SOMERSET -- Somerset's two-day outdoor music festival Master Musicians Festival which is held each July is more than just about the music.

Capturing the spirit of the music festival is something visual artists have done on canvas for years now. Last year's headliner, John Prine, was immortalized not only in a close-up portrait by Josh Mitchum, but also on the side exterior wall of Jarfly Brewing Co.

Now, Jason Isbell's guitar is getting turned into a work of art.

Isbell, with his band the 400 Unit, were the featured performers at the 26th-annual Master Musicians Festival (MMF), but the featured artist was Josh "Spanky" Bunch of Corbin.

Bunch, a friendly and humble fellow when he speaks, sees the opportunity to contribute a one-of-a-kind piece of art to a festival like MMF to be auctioned off to help support the non-profit effort as a blessing.

"God has been great to me. In the last few years so many doors have been opened," said Bunch. "We have had the amazing opportunity to get the work out there in meaningful ways."

Bunch's brand has grown through networking, and pointed to current State Supreme Court Judge Debra Lambert, a familiar face in Somerset, as an advocate of his.

"It is an amazing feeling to have that kind of support," he said. "Friends and benefactors like Debra are truly stakeholders in any good thing I accomplish, in any good thing we do together. ... I'm so grateful to Debra and the MMF board for believing in me."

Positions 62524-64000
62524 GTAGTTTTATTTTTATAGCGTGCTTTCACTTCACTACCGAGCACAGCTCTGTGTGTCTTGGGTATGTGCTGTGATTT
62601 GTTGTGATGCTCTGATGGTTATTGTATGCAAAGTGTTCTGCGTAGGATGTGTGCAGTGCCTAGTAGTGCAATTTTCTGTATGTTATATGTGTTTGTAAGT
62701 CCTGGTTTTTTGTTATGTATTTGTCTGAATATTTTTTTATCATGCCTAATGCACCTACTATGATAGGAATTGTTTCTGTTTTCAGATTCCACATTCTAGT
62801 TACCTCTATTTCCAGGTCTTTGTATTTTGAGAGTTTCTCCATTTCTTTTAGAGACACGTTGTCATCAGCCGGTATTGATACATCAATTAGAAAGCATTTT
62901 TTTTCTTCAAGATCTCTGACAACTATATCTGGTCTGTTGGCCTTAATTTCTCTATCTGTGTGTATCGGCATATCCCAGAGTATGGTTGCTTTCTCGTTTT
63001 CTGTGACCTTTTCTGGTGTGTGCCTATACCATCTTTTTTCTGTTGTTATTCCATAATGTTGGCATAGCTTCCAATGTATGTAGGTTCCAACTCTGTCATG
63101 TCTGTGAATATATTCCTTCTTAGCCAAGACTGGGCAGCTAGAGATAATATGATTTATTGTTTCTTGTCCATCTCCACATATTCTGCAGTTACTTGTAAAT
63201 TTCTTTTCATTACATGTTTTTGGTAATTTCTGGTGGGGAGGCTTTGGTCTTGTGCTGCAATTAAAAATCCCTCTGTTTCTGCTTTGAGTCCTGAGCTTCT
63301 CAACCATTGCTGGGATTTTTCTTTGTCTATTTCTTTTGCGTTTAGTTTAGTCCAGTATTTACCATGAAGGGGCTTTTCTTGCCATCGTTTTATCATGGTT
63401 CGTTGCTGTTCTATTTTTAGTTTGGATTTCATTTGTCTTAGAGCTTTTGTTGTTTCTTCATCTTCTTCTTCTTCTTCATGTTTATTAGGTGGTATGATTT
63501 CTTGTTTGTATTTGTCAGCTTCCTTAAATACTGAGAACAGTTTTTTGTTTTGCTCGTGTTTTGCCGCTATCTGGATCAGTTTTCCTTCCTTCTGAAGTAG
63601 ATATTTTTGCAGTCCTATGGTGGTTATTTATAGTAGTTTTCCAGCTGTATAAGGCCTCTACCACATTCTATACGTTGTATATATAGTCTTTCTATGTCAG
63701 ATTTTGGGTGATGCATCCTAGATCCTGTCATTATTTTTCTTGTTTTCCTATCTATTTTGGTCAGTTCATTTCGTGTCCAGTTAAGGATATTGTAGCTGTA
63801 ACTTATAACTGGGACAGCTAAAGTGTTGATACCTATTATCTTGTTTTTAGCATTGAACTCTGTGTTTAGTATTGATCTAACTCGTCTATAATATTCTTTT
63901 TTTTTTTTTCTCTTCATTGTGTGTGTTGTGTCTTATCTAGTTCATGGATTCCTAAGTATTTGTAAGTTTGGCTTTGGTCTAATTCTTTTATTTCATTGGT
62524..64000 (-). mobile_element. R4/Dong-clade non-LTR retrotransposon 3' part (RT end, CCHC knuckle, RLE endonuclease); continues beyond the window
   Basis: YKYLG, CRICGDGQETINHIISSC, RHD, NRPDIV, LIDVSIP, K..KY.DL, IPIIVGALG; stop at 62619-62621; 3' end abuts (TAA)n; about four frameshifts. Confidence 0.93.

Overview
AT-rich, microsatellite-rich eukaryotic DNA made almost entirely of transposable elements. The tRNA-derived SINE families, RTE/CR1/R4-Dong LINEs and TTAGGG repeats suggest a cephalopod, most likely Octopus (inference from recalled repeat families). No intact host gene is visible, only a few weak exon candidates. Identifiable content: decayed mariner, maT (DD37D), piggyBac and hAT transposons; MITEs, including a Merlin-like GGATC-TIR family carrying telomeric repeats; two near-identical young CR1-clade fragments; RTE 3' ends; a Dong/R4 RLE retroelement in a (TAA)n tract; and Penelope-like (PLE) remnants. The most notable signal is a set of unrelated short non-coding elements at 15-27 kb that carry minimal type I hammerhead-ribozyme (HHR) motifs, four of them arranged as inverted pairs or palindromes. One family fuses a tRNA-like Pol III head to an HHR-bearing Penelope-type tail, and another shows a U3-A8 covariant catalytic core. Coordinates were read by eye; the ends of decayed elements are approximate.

Tiffany Finley, MMF Board President, noted that "someone nominated Bunch" to be this year's MMF featured visual artist, and the suggestion was a good one.

"We loved his work," she said.

It was a match made in heaven, as Bunch loved the work MMF organizers have done over the years as well.

"I love MMF!" he said. "I am a huge fan of Kentucky's great music festival. The event is so well rounded and organized. The music and energy brought together is like homestyle cornbread and beans -- it fills you up and feels you up. You won't mistake that you are at an event put together by music lovers. MMF has grown to be a mark of distinction on our Ol' Kentucky landscape."

He was inspired to create a painting of Isbell's guitar, a personalized Gibson design. Like every MMF-commissioned artwork, it was auctioned off to the highest bidder.

"Jason's music is so very textured, thoughtful and transportive, it was easy to draw inspiration from his lyrics and life," said Bunch.

Bunch paints in mixed media with layers of varnish. "I usually use acrylic products as a base," he said. "I like the vibrance of acrylic colors and finishing the piece with resin."

His hope for the painting is to "see it be a worthy vessel for MMF in raising support for this unique Kentucky event we are so proud of."

"The biggest challenge was the self-imposed pressure to create something at the level MMF and Jason deserve," said Bunch. "I hope we got it right. I turned on Jason's music and used it as a soundtrack.

"I wanted the painting to hint at a deeper story ... an imperfect path to purpose. I wanted this guitar to do a little walking and talking. Instruments are buoyant. They are vessels of both light and dark.

"In Jason's music many things are naked," added Bunch. "His work is emotional. He is an heirloom artist. His work will be handed down like an old quilt from generation to generation. It will outlast the trends."

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